A Brief Commentary Review of Neruda
A Film Written and directed by Pablo Larraín
Review by John Bennison, Mountain Shadow Director
NERUDA was Mountain Shadow's selection for January, 2107
Who ever loved as we love? Let us seek
the ancient ashes of every burned-up heart,
and let our kisses fall there, one by one,
resurrecting each forsaken flower.
Sonnet 45 (from Cien Sonetos de Amor), translated by Paul Weinfield.
In the 1994 film, Il Postino (“The Postman”), a simple mailman from the Italian working class learns to love poetry while delivering mail to a famous Chilean poet who has been exiled as a political refugee from his own country. Mario uses poetry to woo and win the hand of the local beauty Beatrice. But when they plan to marry, the local priest initially refuses to allow the poet to be Mario’s best man, because of the poet’s controversial political views. While a fictionalized allegory of Pablo Neruda’s years in exile, the message is clear. While poetry and politics presumably don’t mix, in real life the are, as often as not, often inseparable.
As the son of a railway worker, Ricardo Eliécer Neftalí Reyes Basoalto’s sympathies for the working class are in his bones. But when the poet achieves success as a world-renowned writer, he changes his name to Pablo Neruda and joins a company of world-class intellectual elites like the artist, Pablo Picasso, and existentialist philosopher, Jean Paul Sartre. He is not just an esoteric, rabble-rouser poet. He is also a Chilean opposition leader, whose political views are subversive to the status quo; where gross economic disparity reigns and divides a nation.
When a warrant is issued for his arrest, he will not run. But he will hide to elude his would-be captors. In the filmmaker’s script, the chase will become an epic poem, with the different characters narrating the lines. Clues will be left behind for the police inspector, Peluchonneau; while another line is recited another stanza to keep the chase alive. Referring to this “trained monkey,” the first lines will read, “Rise and be born with me, policeman brother.”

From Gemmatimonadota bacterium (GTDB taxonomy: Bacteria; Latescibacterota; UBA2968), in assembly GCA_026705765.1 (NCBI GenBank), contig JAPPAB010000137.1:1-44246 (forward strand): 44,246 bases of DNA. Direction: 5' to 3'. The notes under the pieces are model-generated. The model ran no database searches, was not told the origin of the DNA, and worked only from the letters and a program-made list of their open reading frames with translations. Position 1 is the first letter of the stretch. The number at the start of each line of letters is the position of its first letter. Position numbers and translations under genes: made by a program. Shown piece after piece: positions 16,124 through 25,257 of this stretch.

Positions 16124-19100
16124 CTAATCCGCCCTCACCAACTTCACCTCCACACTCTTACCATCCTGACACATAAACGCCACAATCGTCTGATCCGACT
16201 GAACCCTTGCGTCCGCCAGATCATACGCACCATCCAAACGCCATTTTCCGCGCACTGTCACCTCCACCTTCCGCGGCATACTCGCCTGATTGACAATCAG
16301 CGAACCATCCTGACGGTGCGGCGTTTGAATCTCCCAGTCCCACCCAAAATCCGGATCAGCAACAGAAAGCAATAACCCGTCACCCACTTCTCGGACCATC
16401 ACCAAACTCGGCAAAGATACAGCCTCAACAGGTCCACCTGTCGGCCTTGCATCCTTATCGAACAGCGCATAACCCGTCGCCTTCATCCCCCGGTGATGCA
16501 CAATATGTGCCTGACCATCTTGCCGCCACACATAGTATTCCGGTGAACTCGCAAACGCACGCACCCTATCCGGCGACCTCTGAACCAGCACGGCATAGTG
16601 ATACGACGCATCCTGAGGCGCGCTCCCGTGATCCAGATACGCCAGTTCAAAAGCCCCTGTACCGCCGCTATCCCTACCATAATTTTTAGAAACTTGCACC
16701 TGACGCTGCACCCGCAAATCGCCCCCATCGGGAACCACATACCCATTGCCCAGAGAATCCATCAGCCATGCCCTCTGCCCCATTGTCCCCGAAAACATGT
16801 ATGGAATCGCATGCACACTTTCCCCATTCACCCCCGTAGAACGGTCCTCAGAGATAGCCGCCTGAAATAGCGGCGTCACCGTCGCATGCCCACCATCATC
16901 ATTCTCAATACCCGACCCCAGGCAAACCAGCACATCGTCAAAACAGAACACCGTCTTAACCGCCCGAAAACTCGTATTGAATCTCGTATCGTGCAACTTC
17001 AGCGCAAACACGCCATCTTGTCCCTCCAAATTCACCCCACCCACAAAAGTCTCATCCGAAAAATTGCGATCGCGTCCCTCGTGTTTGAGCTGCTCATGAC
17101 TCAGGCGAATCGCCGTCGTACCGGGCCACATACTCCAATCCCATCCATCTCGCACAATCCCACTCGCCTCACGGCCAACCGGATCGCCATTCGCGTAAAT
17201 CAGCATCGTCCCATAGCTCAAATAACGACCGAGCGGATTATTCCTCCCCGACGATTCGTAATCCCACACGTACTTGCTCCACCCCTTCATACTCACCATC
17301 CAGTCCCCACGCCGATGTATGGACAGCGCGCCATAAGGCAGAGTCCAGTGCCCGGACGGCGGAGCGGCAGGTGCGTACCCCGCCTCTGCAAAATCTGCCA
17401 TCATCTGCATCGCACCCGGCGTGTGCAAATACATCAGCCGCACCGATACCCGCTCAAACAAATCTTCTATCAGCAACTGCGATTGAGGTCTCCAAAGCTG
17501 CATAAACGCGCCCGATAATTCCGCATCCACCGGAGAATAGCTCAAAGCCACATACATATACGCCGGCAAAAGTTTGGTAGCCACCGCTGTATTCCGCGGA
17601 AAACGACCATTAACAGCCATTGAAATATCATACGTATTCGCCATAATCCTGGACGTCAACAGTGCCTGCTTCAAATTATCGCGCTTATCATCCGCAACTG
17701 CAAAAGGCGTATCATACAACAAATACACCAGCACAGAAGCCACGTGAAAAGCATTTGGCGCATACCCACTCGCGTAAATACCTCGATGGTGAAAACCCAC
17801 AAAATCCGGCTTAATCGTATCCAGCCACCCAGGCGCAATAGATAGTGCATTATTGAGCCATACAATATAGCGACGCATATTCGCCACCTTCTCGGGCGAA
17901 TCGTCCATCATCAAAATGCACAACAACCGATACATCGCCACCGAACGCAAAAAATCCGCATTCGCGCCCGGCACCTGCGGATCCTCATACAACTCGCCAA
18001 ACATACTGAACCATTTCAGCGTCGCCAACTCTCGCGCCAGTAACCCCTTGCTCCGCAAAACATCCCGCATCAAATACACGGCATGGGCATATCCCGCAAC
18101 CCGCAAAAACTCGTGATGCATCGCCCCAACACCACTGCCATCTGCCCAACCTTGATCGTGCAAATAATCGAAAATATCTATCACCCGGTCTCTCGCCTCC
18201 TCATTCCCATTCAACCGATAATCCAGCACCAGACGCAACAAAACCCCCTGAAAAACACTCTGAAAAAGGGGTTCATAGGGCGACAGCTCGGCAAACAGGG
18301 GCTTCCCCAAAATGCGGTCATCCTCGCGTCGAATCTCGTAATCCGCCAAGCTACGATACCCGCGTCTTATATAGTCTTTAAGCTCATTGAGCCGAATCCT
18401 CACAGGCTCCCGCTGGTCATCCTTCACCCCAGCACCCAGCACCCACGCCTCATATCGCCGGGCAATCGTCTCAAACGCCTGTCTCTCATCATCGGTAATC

The cinematic poem will blur fiction and non-fiction in this escapade. For example, a desert internment camp for communist party members and their sympathizers is likened to a zoo; while the zoo keeper is, in fact, a “blue-eyed fox” named Augusto Pinochet.
At another point, when Neruda eludes his would-be captors, his wry line goes, “To write well, one must know how to erase.”
And when Neruda’s estranged wife refuses to denounce the man who has betrayed her as a traitor to his country as well, the befuddled inspector publicly declares his conundrum: “The poet is a public menace, and an unforgettable lover.” Could there possibly be a more dangerous mix?
After Neruda is forced to leave his lover who can no longer accompany him on a rugged escape route, the inspector interrogates his lover, Delia; trying to grasp the situation in which he’s become an unwitting accomplice.
“You don’t understand,” she says. “In this fiction, we all revolve around the protagonist. He wrote you as a tragic cop. He wrote me as the absurd woman. And he wrote himself as the depraved fugitive. He created you with an empty stare … 100 meters away from life.”
“Am I fiction?” he asks. “Yes,” she replies. “Are you fiction?” he asks her. “No,” Neruda’s flesh and blood image of love replies. “I’m real. And I’m eternal.”
The film’s message transcends such earthly matters as human mortality. In the epilogue that concludes the film, the inspector will return to recite his brief but ghostly soliloquy: “Neruda made me eternal. His art gave me life. I was made of paper … and now I’m made of blood.”